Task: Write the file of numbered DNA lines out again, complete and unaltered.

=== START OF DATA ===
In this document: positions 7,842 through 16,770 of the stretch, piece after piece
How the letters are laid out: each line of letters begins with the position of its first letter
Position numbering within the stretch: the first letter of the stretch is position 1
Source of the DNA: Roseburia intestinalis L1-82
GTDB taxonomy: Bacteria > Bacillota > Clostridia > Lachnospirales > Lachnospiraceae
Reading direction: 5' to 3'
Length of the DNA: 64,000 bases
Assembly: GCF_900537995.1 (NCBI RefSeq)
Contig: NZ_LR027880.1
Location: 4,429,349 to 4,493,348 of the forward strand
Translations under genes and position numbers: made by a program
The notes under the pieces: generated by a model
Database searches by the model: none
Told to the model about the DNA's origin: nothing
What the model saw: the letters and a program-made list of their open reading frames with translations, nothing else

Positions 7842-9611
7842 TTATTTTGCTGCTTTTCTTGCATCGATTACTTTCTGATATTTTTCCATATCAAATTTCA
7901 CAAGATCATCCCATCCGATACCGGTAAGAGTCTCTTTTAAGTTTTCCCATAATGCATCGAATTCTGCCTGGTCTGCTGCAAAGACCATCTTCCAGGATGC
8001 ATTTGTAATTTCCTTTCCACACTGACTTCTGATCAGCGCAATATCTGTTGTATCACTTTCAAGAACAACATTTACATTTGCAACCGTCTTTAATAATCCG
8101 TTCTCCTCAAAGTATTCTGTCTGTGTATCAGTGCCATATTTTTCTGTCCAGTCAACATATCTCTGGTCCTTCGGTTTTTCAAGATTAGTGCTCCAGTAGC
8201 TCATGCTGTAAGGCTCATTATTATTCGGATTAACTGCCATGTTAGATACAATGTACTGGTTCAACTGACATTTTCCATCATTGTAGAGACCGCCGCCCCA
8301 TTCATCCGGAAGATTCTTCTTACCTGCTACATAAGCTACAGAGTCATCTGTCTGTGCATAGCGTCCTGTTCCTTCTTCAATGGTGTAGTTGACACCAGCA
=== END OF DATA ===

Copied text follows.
In this document: positions 7,842 through 16,770 of the stretch, piece after piece
How the letters are laid out: each line of letters begins with the position of its first letter
Position numbering within the stretch: the first letter of the stretch is position 1
Source of the DNA: Roseburia intestinalis L1-82
GTDB taxonomy: Bacteria > Bacillota > Clostridia > Lachnospirales > Lachnospiraceae
Reading direction: 5' to 3'
Length of the DNA: 64,000 bases
Assembly: GCF_900537995.1 (NCBI RefSeq)
Contig: NZ_LR027880.1
Location: 4,429,349 to 4,493,348 of the forward strand
Translations under genes and position numbers: made by a program
The notes under the pieces: generated by a model
Database searches by the model: none
Told to the model about the DNA's origin: nothing
What the model saw: the letters and a program-made list of their open reading frames with translations, nothing else

Positions 7842-9611
7842 TTATTTTGCTGCTTTTCTTGCATCGATTACTTTCTGATATTTTTCCATATCAAATTTCA
7901 CAAGATCATCCCATCCGATACCGGTAAGAGTCTCTTTTAAGTTTTCCCATAATGCATCGAATTCTGCCTGGTCTGCTGCAAAGACCATCTTCCAGGATGC
8001 ATTTGTAATTTCCTTTCCACACTGACTTCTGATCAGCGCAATATCTGTTGTATCACTTTCAAGAACAACATTTACATTTGCAACCGTCTTTAATAATCCG
8101 TTCTCCTCAAAGTATTCTGTCTGTGTATCAGTGCCATATTTTTCTGTCCAGTCAACATATCTCTGGTCCTTCGGTTTTTCAAGATTAGTGCTCCAGTAGC
8201 TCATGCTGTAAGGCTCATTATTATTCGGATTAACTGCCATGTTAGATACAATGTACTGGTTCAACTGACATTTTCCATCATTGTAGAGACCGCCGCCCCA
8301 TTCATCCGGAAGATTCTTCTTACCTGCTACATAAGCTACAGAGTCATCTGTCTGTGCATAGCGTCCTGTTCCTTCTTCAATGGTGTAGTTGACACCAGCA